Second, the record does not establish intent to kill as a matter of law. The Attorney General emphasizes certain facts favorable to his position, i.e., that the gun defendant used did not have a hair trigger and could not be discharged unless it was cocked and the safety catch was off; that defendant fired a single shot at close range directly at the figure he saw in the bedroom; and that he was not drunk and had no mental disease or defect. Taken singly or together, however, these facts do not legally foreclose the possibility that defendant, as he told the police, may have pulled the trigger as an instinctive reaction in defense of his person. (See People v. Whitt (1984) 36 Cal. 3d 724, 735-736 [205 Cal. Rptr. 810, 685 P.2d 1161].) It was for the jury to decide this factual issue under proper instructions. The Attorney General also stresses that defendant did not flee immediately after the shooting but remained in the house to search for money and something to eat. Although conduct of the defendant after the perceived danger has passed may be relevant to his state of mind before the event, it is not conclusive of that issue; however callous such conduct may seem in retrospect, it does not prove as a matter of law that he entertained a specific intent to kill at the moment he fired the gun. (Cf. People v. Anderson (1968) 70 Cal. 2d 15, 33 [73 Cal. Rptr. 550, 447 P.2d 942].)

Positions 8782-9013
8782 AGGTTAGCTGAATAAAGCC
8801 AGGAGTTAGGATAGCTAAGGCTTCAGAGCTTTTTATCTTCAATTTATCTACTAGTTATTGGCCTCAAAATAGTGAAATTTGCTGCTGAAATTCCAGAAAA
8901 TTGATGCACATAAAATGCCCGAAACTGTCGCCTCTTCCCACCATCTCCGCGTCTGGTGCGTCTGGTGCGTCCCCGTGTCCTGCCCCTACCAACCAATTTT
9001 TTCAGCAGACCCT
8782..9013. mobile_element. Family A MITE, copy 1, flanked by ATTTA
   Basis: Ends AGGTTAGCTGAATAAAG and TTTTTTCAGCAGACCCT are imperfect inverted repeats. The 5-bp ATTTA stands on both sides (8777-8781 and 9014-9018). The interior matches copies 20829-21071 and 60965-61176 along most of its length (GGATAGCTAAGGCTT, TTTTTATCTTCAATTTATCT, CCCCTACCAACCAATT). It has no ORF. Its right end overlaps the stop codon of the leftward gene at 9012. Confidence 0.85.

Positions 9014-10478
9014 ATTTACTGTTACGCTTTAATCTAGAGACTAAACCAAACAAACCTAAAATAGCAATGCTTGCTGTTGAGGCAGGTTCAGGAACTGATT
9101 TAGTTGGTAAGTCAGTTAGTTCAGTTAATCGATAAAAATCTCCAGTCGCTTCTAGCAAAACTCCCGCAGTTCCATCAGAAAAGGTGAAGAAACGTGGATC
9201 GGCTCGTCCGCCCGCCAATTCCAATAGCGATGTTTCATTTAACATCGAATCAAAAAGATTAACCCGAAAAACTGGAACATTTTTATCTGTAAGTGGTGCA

Thirdly, defendant's evidence on the question was not wholly unworthy of consideration. His extrajudicial statements to the police ¶ i.e., that he was startled when Mrs. Lyman suddenly rose up in the dark and he reacted reflexively and out of fear ¶ were not inherently incredible, nor was his unqualified denial of an intent to shoot anyone.

It follows that the special circumstance finding must be set aside for violation of the Carlos rule, and we need not reach defendant's claims of error on the penalty phase. Because the invalid special circumstance finding was the sole basis for conducting that proceeding, the verdict as to penalty is unsupported as a matter of law and must likewise be set aside.